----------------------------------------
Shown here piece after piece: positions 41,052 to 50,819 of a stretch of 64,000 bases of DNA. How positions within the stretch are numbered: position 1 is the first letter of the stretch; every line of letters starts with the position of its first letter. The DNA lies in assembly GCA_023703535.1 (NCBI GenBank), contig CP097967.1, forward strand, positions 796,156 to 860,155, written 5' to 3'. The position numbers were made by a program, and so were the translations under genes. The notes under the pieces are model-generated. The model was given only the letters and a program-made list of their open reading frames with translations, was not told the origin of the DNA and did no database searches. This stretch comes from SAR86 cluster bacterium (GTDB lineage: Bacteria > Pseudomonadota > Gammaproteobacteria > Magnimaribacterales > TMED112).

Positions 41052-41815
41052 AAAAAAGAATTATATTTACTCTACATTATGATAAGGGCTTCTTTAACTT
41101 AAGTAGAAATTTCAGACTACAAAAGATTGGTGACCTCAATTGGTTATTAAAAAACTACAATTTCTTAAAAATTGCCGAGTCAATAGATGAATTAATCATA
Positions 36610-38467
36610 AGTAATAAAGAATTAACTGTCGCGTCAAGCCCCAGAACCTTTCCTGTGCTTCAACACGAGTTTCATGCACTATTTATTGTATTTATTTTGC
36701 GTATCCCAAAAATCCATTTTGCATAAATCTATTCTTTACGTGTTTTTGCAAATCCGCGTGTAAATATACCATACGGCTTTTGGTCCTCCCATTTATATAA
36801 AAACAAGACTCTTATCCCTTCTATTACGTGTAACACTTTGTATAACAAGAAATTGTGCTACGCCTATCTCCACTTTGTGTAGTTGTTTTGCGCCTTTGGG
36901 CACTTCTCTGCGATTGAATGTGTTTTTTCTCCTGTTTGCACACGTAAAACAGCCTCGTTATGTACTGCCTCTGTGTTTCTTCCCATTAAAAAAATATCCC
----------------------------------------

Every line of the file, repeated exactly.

Shown here piece after piece: positions 41,052 to 50,819 of a stretch of 64,000 bases of DNA. How positions within the stretch are numbered: position 1 is the first letter of the stretch; every line of letters starts with the position of its first letter. The DNA lies in assembly GCA_023703535.1 (NCBI GenBank), contig CP097967.1, forward strand, positions 796,156 to 860,155, written 5' to 3'. The position numbers were made by a program, and so were the translations under genes. The notes under the pieces are model-generated. The model was given only the letters and a program-made list of their open reading frames with translations, was not told the origin of the DNA and did no database searches. This stretch comes from SAR86 cluster bacterium (GTDB lineage: Bacteria > Pseudomonadota > Gammaproteobacteria > Magnimaribacterales > TMED112).

Positions 41052-41815
41052 AAAAAAGAATTATATTTACTCTACATTATGATAAGGGCTTCTTTAACTT
41101 AAGTAGAAATTTCAGACTACAAAAGATTGGTGACCTCAATTGGTTATTAAAAAACTACAATTTCTTAAAAATTGCCGAGTCAATAGATGAATTAATCATA
Positions 36610-38467
36610 AGTAATAAAGAATTAACTGTCGCGTCAAGCCCCAGAACCTTTCCTGTGCTTCAACACGAGTTTCATGCACTATTTATTGTATTTATTTTGC
36701 GTATCCCAAAAATCCATTTTGCATAAATCTATTCTTTACGTGTTTTTGCAAATCCGCGTGTAAATATACCATACGGCTTTTGGTCCTCCCATTTATATAA
36801 AAACAAGACTCTTATCCCTTCTATTACGTGTAACACTTTGTATAACAAGAAATTGTGCTACGCCTATCTCCACTTTGTGTAGTTGTTTTGCGCCTTTGGG
36901 CACTTCTCTGCGATTGAATGTGTTTTTTCTCCTGTTTGCACACGTAAAACAGCCTCGTTATGTACTGCCTCTGTGTTTCTTCCCATTAAAAAAATATCCC